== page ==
Six Nations Solidarity Action: “Native protesters cause highway chaos”
June 11, 2009
The Hamilton Spectator [Ontario]
A protest march by Six Nations natives snarled traffic along some of greater Hamilton’s busiest highways today.
Several dozen natives on foot and in cars proceeded along the Red Hill Valley Parkway, Linc and Highway 403 to Brantford to protest the arming of border guards on the Akwesasne reserve in eastern Ontario.
The Six Nations group of up to about a dozen on foot, followed by a small convoy of cars, walked onto the southbound Red Hill Valley Parkway shortly after 8 a.m. with half a dozen Hamilton police cruisers, a motorcycle cop and one marked OPP cruiser behind.
Hamilton police, who patrol the Red Hill and the Linc, say they were informed of the protest last night and decided it was in the best interest of everyone to allow it to happen.
“We took a balanced approach, working with them and the community,” said media officer Sergeant Terri-Lynn Collings.
“We wanted to make sure that, if it was going to take place, that it was done safely.”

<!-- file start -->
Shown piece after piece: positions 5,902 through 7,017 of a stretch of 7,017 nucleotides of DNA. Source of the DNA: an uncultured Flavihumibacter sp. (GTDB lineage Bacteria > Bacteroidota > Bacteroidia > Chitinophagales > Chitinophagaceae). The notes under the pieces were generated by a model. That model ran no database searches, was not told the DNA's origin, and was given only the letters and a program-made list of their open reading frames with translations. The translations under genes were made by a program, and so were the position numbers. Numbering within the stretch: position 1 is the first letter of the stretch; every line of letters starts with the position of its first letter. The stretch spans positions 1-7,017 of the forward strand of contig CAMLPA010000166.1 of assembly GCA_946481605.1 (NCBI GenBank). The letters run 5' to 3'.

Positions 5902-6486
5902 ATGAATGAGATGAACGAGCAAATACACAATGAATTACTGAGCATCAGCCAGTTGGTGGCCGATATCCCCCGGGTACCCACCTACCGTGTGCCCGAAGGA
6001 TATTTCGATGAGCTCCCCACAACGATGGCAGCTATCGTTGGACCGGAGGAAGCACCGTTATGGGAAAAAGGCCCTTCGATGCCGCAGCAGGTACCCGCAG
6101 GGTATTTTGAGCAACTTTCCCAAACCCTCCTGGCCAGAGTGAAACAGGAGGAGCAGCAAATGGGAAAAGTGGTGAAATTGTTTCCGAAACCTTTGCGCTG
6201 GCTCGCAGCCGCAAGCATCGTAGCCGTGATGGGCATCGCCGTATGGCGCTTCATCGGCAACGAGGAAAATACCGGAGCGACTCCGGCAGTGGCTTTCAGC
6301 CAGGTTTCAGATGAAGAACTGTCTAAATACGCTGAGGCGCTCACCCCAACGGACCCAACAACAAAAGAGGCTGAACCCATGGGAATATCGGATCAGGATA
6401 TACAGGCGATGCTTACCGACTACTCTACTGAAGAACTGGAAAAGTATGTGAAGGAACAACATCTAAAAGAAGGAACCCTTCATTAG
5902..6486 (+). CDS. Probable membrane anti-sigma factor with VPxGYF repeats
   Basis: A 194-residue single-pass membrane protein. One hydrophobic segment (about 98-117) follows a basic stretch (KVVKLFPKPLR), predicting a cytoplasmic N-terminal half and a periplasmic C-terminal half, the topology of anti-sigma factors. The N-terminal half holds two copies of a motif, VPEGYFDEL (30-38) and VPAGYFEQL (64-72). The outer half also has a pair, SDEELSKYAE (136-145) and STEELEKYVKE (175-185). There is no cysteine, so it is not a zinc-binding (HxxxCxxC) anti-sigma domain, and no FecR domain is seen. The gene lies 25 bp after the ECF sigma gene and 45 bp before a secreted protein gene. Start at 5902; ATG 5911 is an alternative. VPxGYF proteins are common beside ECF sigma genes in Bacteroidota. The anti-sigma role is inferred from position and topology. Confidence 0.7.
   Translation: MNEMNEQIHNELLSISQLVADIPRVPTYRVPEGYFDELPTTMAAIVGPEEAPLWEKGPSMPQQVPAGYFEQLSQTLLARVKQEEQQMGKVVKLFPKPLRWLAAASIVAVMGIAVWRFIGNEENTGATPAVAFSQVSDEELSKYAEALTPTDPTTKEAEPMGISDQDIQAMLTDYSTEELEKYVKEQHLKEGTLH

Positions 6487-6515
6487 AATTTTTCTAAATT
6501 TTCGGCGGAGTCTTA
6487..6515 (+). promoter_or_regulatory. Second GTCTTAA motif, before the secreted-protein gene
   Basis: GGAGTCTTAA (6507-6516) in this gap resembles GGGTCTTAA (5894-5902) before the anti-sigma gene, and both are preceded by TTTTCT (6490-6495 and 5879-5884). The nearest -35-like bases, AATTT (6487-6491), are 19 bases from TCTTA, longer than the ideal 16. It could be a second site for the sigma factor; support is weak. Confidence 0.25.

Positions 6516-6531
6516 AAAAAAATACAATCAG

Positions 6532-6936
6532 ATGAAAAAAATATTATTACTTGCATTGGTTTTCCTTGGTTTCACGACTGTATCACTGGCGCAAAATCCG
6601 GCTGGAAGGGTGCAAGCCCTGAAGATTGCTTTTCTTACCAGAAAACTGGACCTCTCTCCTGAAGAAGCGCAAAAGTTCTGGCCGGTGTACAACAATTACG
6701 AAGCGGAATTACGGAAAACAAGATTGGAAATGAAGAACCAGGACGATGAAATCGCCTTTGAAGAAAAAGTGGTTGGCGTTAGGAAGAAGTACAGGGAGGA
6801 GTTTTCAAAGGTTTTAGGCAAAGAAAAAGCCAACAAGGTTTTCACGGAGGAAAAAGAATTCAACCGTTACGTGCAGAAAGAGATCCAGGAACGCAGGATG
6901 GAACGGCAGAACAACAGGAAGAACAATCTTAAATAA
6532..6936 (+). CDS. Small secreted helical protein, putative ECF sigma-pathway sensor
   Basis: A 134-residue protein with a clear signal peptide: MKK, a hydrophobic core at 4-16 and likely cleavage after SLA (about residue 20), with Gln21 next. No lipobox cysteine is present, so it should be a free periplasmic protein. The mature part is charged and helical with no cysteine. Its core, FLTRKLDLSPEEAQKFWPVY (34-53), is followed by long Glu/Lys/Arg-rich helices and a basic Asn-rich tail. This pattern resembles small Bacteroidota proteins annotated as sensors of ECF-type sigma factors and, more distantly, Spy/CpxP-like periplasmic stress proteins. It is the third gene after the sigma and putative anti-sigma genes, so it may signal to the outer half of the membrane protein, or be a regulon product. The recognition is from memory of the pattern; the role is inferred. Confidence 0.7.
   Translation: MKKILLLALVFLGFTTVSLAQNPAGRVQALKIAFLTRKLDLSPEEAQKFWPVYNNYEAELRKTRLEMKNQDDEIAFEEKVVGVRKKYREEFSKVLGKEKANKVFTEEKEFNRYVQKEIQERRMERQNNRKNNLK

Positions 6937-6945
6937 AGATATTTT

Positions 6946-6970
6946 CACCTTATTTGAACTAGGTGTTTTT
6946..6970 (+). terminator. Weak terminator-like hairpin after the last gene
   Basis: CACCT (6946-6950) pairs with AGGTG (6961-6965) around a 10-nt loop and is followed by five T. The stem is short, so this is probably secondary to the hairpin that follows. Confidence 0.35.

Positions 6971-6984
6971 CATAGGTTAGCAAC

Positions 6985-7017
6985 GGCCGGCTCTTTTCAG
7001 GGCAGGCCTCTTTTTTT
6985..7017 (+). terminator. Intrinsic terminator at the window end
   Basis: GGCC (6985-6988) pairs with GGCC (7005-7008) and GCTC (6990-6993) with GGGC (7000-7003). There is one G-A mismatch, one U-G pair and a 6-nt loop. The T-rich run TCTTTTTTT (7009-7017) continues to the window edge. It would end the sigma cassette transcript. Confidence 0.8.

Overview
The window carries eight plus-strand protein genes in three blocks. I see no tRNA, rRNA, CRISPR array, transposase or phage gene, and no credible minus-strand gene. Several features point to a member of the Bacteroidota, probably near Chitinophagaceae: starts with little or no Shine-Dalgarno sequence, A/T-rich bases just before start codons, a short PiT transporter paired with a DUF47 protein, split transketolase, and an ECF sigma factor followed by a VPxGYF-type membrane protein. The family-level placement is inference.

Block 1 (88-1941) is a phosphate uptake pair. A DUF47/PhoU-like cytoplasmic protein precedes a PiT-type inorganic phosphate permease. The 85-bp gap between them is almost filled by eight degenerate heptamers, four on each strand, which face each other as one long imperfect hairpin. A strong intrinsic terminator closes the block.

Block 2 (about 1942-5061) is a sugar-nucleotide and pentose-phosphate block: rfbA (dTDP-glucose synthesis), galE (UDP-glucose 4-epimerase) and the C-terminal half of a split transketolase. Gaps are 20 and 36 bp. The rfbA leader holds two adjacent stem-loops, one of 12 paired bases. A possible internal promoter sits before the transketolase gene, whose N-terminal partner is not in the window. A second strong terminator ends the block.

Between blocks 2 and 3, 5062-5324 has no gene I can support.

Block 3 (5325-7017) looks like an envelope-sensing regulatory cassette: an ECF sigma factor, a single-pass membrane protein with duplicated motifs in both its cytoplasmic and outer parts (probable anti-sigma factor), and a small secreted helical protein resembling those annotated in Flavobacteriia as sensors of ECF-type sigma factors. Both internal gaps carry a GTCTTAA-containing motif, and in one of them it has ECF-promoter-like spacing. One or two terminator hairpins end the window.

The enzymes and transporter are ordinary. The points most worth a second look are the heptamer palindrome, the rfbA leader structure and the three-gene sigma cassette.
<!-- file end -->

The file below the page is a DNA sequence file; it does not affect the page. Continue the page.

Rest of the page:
Police escorted the natives up the fast lane of the parkway from Queenston Road, along the Linc, then west on 403 to Brantford, throwing traffic into chaos.
At times, traffic was backed up for kilometres.
Native spokesperson Jessie Anthony said women from Six Nations organized the protest yesterday after receiving a call for support from the Akwesasne reserve.
“We knew this was going to be a rolling blockade march to support what’s going on in Akwesasne.”
Spokesperson Dawn Smith said the Red Hill Valley falls within the Haldimand Tract.
“We chose to start at Queenston because it encompassed all the major highways that run along our territory.”
“It was because of the way the highways connect,” Anthony said. “It was more a decision on how many people we could reach to make them aware of the situation that’s going on in Akwesasne.”
The native marchers would not say if Hamilton is now on their radar for land-dispute protests.
“When we do this, we don’t pick an area and say ‘OK, we’re going to go and bother Hamilton or Brantford,’” Smith said.
“It depends on the situation, what is being developed and how it is going to affect our next seven generations,” Smith said.
The natives said Hamilton police expressed concerns about the march until they learned that protesters did not plan to block the highway completely.
Anthony said the arming of Canadian border guards on the reserve was tantamount to an armed occupation.
The natives also protested the closing of a bridge that connects the American and Canadian sides of the reserve.